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On ‎5‎/‎8‎/‎2016 at 4:25 AM, ummester said:

I don't see how I am being disingenuous - I readily criticize the books and show. I think they both started going downhill after book 3, season 4 - because neither GRRM or D&D really know what point they are trying to make with this saga - they have each lost their way.

Re the wall, the more you think about it the more ridiculous it is in books and show.

A big wall of ice made to keep out ice mages - really? Oceans (made of water) on either side. Even if the ice mages are like the Dothraki and scared of salt water, there is enough fucking ice north of the wall to build a bridge or causeway around it. The wall makes no sense as a device to keep the Others out of the south - it could only logically have been erected to try and warn humans away from the north and even then there must be simpler fricken' ways.

But you are doing exactly what my post suggested people do - you are picking a side, you are saying the showrunners are doing a worse job with a story that seems to have lost it's way than the author who originally penned it. The show and books have flaws, heaps of them. Those flaws weren't apparent at the start because the writing (in books and show) was engaging enough to overlook them. GRRM and D&D are as good, or as bad, as each other.

Both GRRM and D&D are starting to remind me of Damen Lindelof of JJ Abrahack - they know how to start stories, they know how to throw interesting ideas out there - but they have no fucking idea how to finish them. Can anyone end stories properly any more? Last night I watch some show called Cloverfield St or something - it was ok, engaging and then the ending, WTF happened? Most things nowadays feel like that - the start is written by some type of author or storyteller and the end is written by a 5 year old, in crayon :D

Being willing to criticize both show and books does not mean you are unbiased. The only way to prove you are unbiased is to NEVER say that the reason the show is bad is because the books are bad. This isn't the same as saying that you think the show did something better than the books. This is never using the books as an excuse for anything the show does.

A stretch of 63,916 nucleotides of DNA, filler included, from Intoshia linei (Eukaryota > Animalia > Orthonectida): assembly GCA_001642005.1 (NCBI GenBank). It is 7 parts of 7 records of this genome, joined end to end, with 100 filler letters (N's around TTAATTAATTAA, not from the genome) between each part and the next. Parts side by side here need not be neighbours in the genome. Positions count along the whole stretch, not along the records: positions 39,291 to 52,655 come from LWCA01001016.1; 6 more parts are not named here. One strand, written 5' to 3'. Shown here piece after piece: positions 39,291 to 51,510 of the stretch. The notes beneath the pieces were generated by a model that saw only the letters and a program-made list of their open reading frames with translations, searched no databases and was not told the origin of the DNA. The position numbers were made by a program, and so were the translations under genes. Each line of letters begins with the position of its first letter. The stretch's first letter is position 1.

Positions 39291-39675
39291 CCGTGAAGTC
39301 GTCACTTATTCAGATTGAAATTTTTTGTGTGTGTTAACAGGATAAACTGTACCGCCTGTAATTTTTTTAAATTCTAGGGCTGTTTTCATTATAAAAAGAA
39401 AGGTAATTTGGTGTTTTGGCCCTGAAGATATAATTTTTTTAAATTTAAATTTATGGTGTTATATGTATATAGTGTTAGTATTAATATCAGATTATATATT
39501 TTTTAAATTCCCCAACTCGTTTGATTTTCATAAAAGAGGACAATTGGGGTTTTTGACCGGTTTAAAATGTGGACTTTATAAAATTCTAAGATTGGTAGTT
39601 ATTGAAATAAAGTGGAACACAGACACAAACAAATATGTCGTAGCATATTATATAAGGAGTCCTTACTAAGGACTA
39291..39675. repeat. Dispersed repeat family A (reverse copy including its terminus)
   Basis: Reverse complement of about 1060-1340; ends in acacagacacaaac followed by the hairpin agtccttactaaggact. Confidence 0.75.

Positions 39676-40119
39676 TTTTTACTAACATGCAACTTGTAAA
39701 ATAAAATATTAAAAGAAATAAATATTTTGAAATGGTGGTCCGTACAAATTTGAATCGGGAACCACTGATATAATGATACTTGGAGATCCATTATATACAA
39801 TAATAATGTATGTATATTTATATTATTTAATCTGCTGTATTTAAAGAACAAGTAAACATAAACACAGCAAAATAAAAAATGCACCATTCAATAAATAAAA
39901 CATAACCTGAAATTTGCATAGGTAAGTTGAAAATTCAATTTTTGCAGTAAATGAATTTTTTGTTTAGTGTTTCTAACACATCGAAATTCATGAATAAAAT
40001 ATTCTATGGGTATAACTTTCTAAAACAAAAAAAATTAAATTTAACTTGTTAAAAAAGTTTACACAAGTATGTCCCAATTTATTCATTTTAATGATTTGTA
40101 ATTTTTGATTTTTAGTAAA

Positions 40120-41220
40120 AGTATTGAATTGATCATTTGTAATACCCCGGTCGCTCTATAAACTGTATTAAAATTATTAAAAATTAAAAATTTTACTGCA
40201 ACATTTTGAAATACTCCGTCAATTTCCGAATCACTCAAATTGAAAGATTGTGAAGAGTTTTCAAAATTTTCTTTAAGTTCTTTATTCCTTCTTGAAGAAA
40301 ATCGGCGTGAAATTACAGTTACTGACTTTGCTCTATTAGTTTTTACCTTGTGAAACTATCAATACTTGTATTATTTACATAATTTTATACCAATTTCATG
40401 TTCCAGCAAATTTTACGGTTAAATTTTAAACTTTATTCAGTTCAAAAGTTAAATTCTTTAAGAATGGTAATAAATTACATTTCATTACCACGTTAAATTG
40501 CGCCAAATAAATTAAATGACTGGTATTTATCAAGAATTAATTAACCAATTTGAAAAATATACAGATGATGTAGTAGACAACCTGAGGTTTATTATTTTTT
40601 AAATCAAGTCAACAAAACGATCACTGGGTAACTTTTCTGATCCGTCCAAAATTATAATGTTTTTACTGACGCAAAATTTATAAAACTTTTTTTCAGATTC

The reason you can't use the argument that the books make the show bad is that it is not considered an acceptable argument for adaptations, EVER. Let's say that someone makes a bad adaptation of the Mayor of Casterbridge. If someone tried to say that the reason the adaptation was bad because of the book, they would be considered mentally ill, stupid, or a troll. The reason for this is that not only was the book written over 100 years ago, but Thomas Hardy also died over 100 years ago. It is obvious that any problems with the adaptation would be with the current day people who chose to make the adaptation.

For some reason, people seem to think that this is different for AGOT because the book series is unfinished and/or because GRRM is still alive. They blame the problems with the show on the books or GRRM because they have decided that this is a conflict where they can take sides. This is not true. Any problems with the show belong solely to D&D.

I happen to think that ASOIAF series is one of the best things I have read in my reading life. I have been reading for over 50 years and am very widely read. There is a small, vocal minority that think there are major problems with AFFD/ADWD. I for the most part don't even bother to argue with them, because most of their criticisms are subjective. People like what they like; there is no way to change that with extended argument. This minority think there isn't enough good stuff in AFFC/ADWD for D&D to adapt. The majority of readers disagree. Unfortunately, D&D agree with those that don't think there is much in those two books. Thus the show they are now making, which has very little to do with the story in the books.